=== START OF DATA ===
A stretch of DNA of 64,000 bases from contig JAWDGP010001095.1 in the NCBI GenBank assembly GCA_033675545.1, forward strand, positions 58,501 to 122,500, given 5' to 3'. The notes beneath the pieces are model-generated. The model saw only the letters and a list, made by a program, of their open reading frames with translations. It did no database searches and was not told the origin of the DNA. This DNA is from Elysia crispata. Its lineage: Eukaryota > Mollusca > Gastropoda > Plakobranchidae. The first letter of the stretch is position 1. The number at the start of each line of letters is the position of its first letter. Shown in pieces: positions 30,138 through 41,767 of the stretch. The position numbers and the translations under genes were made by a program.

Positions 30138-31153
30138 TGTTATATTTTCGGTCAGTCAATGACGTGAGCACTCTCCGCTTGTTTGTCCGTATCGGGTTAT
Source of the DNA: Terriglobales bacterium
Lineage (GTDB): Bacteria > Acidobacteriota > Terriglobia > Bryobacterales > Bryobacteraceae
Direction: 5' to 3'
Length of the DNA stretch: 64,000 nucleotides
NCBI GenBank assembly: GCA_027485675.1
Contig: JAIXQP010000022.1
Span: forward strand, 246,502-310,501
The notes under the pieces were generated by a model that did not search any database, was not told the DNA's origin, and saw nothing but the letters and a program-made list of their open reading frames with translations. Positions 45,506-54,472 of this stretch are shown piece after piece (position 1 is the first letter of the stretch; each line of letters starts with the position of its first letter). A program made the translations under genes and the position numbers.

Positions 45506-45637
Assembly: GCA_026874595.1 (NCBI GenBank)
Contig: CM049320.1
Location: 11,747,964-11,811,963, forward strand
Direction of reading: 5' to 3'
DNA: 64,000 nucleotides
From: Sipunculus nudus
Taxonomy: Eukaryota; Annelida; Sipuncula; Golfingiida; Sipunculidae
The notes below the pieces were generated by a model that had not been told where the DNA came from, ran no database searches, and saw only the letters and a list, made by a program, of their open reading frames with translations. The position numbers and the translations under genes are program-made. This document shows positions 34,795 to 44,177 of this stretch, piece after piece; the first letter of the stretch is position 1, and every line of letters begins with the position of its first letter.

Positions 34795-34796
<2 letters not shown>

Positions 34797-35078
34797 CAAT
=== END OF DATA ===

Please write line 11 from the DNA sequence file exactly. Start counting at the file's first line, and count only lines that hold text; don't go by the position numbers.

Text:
The notes under the pieces were generated by a model that did not search any database, was not told the DNA's origin, and saw nothing but the letters and a program-made list of their open reading frames with translations. Positions 45,506-54,472 of this stretch are shown piece after piece (position 1 is the first letter of the stretch; each line of letters starts with the position of its first letter). A program made the translations under genes and the position numbers.